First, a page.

My anxiety has been rearing its ugly head due to a bunch of reasons; procrastinating from studying, exams coming up, starting a new job, etc. I was gifted a month of free access to Headspace, a great meditation app, so I’m going to give it a go and try to stick to it every day and see what changes I can feel. I have meditated before, but not very diligently; it’s really hard and it takes work. So I’m excited to see what obstacles I will be facing in this challenge.

3. Do some uni work everyday

books studying student study goals october

Even a little bit. I am one of those anxious, silly students that leaves everything to the last minute because my nerves keep me from concentrating on more than two sentences in a row. But I really, really need to force myself to get my work and my reading done, even if it is only a few pages a day. That’ll be much less stressful than what I have been doing so far.

4. Have fun

october goals fun social socialize party go out

Duh! I don’t live in Amsterdam for nothing, right? I know it might seem weird to include having fun on my October goals list, but for someone that gets overwhelmed easily, spontaneous outings, evenings out and even socializing at home can feel like way too much. But I’m going to make an effort to take the time and head space for a little bit of fun stuff. Yes.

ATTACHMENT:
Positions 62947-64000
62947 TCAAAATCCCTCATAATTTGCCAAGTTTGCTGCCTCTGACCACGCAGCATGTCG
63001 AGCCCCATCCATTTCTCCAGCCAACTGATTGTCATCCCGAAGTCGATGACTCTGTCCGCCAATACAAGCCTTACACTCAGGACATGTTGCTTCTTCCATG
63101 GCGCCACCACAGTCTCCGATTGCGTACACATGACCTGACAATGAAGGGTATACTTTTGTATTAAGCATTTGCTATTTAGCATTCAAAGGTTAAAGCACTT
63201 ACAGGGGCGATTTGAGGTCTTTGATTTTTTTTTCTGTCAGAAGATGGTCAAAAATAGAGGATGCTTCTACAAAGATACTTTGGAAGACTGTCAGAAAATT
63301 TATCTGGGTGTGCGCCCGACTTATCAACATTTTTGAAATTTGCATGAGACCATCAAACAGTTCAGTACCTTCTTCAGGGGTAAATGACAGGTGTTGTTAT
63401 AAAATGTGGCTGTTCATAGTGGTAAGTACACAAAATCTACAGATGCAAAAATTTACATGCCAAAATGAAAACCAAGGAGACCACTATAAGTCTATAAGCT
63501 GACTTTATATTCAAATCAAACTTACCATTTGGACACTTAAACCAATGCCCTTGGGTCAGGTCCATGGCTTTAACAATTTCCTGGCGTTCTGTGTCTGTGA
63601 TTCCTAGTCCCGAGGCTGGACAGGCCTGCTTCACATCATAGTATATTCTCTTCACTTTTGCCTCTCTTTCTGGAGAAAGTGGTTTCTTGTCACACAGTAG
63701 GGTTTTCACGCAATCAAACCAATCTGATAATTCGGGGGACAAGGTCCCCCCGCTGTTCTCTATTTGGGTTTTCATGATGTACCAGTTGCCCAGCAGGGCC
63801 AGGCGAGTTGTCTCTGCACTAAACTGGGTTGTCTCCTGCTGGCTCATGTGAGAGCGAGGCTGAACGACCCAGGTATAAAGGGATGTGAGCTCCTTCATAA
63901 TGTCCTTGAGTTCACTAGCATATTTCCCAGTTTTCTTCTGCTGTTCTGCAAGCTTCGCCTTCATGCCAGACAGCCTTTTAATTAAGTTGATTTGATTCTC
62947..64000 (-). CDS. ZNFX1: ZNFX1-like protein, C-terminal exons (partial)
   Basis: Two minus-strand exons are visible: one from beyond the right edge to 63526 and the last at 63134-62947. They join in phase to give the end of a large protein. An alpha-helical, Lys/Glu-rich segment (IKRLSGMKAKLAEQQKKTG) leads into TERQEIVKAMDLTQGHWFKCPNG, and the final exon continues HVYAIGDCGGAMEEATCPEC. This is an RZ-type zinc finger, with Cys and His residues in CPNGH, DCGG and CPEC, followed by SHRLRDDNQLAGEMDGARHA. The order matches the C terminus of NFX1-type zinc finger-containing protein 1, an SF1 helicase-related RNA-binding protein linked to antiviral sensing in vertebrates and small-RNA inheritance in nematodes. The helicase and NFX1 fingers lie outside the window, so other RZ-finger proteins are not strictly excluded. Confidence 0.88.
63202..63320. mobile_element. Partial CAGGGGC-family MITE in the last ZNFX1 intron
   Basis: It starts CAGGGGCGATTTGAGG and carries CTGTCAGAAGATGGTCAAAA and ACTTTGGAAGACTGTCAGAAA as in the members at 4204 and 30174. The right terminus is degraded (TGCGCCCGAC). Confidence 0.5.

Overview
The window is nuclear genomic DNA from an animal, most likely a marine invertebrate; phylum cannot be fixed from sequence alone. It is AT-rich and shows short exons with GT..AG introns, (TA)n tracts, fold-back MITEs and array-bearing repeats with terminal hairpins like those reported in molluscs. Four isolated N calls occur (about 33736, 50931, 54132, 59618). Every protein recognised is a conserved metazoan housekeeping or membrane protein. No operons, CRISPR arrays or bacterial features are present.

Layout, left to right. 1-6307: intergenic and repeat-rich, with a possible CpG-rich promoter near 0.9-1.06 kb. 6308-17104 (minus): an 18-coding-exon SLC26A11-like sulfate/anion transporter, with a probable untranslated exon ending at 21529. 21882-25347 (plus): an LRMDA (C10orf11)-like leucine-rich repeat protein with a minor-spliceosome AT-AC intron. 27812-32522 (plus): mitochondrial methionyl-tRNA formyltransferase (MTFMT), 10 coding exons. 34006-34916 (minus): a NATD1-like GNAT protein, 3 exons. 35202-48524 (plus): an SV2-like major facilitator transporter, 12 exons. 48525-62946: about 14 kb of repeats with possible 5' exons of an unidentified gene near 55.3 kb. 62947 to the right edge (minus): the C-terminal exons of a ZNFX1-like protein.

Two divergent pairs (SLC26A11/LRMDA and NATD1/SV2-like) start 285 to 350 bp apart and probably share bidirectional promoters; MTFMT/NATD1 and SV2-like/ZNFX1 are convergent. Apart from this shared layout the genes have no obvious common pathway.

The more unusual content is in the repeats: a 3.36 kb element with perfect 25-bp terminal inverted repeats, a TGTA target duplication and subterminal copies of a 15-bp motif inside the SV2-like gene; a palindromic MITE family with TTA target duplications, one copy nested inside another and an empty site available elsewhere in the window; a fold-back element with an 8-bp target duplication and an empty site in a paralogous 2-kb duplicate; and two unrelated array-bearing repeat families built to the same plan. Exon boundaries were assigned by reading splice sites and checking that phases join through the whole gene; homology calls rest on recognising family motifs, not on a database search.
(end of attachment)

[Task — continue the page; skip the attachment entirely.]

What are some of your goals for this month?

read more
Fall 2016 autumn

The fall is always a bittersweet season for me. As soon as September rolls around, it layers fresh morning dew on our gardens and brings some long anticipated relief from the heat of summer. The leaves start turning all shades of brown, yellow and red and – finally – jeans season is back.

happy kaching cool deal funny gif

But with the fall also comes sadness; the cold is about to set in for real and keep me shivering for months. I am no winter girl. I never feel ready for it. So I do my best to embrace the last few nice days of the year before winter comes. So in times like this, when the fall just cannot come late enough, I have a few ideas to make the transition just a little easier for myself.

1. Embrace the rain.

I don’t live in California. I live in the Netherlands, where the fall brings about a whole set of rain, cold and overall dreadful weather. I usually wouldn’t mind the rain – but having to cycle everywhere, there is no way around it. It becomes a part of my (daily) routine.

rain fall autumn